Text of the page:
Working in a “third place” such as a coffee shop or at home, while prevalent throughout the United States and Europe, is a very new concept for Latin America, owing to a “presenteeism” culture where employees must be physically at work to be considered working. This trust issue that faces multinational corporations underlies what is viewed as a more controlling management style compared to American or European business cultures. Additionally, many employees choose to come to the office to work to avoid spouses, children and maids that can make working from home inefficient and distracting, while forging stronger business relationships with colleagues in a preferred face-to-face environment.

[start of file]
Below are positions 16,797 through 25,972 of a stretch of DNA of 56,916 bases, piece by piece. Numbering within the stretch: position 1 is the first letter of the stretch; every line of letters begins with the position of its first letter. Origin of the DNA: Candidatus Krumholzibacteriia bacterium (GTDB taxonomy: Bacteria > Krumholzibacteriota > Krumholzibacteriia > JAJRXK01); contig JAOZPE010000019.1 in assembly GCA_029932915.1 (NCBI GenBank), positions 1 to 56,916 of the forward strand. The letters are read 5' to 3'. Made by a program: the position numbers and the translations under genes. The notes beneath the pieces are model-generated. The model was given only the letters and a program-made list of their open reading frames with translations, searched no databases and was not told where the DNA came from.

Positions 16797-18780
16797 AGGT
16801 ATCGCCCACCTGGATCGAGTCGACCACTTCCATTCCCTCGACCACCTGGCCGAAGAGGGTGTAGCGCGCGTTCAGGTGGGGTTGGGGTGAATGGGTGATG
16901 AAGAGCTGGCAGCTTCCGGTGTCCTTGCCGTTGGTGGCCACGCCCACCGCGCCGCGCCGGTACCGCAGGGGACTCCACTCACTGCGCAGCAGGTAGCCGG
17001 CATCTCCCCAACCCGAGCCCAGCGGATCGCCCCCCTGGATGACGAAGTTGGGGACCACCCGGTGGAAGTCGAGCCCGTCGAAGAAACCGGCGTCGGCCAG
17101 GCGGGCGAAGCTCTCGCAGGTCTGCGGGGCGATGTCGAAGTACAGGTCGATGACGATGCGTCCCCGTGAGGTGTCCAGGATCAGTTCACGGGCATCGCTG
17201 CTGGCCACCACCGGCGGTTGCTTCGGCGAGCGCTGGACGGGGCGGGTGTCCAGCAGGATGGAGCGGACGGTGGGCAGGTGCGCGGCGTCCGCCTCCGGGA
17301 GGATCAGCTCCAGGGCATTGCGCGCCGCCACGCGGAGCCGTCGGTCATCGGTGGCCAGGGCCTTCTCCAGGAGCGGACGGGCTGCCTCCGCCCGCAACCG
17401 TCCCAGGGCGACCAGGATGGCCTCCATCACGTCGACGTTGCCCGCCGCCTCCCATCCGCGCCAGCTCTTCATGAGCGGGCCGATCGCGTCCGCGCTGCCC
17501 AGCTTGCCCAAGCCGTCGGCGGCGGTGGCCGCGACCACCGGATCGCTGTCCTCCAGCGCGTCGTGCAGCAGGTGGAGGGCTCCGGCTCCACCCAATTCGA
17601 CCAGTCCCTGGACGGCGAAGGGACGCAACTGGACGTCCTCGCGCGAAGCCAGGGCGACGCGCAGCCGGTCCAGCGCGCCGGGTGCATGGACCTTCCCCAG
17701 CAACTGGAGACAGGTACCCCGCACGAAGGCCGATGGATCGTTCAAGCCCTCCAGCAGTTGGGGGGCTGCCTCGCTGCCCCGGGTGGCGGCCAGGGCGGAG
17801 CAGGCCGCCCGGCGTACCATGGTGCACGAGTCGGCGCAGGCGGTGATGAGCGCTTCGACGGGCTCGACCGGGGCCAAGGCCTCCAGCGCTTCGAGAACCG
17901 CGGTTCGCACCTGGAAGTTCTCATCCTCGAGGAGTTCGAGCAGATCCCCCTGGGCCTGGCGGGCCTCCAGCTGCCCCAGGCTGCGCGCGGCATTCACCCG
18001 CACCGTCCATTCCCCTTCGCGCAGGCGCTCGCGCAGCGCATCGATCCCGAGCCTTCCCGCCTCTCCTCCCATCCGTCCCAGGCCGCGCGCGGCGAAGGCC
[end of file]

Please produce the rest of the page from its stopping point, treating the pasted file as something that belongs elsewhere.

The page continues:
On the other hand, coming to the office offers logistical challenges for employees facing Latin America’s overly-congested streets and notorious traffic delays. With 8.5 million motorized vehicles and 62-mile traffic jams, São Paulo, Brazil is the sixth most congested city on earth. That doesn’t even compare to Mexico City, which scored the highest in IBM’s Global Commuter Pain Survey in 2011. While the Mexican government is making strides to reduce congestion with the Hoy No Circula (translated to no driving today) program, which restricts every vehicle from driving one day per week in Mexico City, the average daily commute is still about three hours.
3. Technology Infrastructure